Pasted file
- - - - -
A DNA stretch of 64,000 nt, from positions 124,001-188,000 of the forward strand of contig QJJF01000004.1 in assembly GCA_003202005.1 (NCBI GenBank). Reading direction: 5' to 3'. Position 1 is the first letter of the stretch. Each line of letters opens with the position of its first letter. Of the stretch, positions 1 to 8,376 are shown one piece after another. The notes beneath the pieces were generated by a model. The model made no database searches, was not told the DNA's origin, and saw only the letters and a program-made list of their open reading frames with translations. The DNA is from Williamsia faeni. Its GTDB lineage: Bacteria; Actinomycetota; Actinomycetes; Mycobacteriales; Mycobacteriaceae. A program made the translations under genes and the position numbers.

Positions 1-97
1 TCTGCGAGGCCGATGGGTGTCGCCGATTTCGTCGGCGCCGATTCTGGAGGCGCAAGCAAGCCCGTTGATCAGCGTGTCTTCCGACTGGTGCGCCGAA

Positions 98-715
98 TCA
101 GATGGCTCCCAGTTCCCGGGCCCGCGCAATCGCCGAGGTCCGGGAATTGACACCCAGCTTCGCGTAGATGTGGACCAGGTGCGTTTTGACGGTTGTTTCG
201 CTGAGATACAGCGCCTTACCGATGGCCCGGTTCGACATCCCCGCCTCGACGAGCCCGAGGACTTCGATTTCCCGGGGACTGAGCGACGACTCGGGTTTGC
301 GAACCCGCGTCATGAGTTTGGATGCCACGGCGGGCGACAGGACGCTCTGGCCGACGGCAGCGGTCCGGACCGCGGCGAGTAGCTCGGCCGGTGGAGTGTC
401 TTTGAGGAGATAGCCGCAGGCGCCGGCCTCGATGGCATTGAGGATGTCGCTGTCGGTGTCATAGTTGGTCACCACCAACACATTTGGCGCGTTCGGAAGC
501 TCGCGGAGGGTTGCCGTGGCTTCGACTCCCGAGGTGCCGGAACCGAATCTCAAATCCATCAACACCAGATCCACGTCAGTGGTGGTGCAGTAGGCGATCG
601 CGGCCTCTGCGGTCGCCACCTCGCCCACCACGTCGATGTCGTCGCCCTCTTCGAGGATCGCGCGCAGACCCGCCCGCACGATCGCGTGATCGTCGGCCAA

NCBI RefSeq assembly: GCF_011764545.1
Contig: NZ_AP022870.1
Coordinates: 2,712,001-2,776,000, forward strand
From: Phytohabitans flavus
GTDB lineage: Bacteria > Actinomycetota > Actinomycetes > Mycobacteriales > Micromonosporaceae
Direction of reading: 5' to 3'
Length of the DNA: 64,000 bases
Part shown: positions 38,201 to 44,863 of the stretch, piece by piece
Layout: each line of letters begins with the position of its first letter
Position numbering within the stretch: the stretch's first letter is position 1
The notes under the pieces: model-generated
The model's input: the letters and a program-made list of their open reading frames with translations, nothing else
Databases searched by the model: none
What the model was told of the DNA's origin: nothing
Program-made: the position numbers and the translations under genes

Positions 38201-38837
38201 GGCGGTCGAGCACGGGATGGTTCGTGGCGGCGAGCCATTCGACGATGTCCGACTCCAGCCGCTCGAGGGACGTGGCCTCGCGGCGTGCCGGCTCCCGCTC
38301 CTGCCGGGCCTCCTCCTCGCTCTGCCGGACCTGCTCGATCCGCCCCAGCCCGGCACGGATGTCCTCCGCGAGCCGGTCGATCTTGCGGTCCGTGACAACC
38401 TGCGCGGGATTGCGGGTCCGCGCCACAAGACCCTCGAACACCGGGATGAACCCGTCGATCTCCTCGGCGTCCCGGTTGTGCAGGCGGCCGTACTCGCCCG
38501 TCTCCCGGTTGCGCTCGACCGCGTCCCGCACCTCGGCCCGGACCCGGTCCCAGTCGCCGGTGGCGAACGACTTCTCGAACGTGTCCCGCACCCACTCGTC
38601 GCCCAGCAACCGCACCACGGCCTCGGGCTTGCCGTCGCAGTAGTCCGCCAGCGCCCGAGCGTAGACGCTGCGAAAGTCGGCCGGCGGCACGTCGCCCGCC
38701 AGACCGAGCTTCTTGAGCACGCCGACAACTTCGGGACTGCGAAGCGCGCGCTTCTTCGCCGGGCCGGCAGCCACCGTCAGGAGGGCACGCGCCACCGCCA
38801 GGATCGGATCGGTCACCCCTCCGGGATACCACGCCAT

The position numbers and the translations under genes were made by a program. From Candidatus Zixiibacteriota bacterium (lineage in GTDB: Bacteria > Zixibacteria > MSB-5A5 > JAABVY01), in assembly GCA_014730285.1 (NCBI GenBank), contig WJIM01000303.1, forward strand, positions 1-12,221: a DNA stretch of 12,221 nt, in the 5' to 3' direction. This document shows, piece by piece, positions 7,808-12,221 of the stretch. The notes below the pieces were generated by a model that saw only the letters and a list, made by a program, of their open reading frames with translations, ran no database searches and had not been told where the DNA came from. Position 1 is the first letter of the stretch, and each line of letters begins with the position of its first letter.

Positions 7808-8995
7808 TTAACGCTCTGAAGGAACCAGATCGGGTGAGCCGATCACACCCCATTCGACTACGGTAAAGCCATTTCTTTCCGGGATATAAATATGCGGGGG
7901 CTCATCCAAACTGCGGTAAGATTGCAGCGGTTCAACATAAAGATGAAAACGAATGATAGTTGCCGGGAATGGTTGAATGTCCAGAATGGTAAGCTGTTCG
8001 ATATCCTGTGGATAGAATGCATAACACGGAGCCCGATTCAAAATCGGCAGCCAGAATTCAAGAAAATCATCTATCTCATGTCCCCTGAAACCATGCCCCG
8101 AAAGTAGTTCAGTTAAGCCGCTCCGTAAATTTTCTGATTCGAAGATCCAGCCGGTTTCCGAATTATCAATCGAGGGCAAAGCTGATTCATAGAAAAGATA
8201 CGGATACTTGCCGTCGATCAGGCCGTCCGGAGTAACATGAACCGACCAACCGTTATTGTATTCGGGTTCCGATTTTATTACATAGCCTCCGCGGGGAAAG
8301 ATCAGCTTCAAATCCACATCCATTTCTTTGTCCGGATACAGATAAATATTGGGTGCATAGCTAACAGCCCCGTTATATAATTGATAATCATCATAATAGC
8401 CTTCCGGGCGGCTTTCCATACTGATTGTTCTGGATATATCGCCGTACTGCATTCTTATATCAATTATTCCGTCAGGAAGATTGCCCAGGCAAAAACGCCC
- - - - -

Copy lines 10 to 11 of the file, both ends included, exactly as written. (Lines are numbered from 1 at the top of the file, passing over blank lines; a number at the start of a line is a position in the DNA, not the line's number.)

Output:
501 TCGCGGAGGGTTGCCGTGGCTTCGACTCCCGAGGTGCCGGAACCGAATCTCAAATCCATCAACACCAGATCCACGTCAGTGGTGGTGCAGTAGGCGATCG
601 CGGCCTCTGCGGTCGCCACCTCGCCCACCACGTCGATGTCGTCGCCCTCTTCGAGGATCGCGCGCAGACCCGCCCGCACGATCGCGTGATCGTCGGCCAA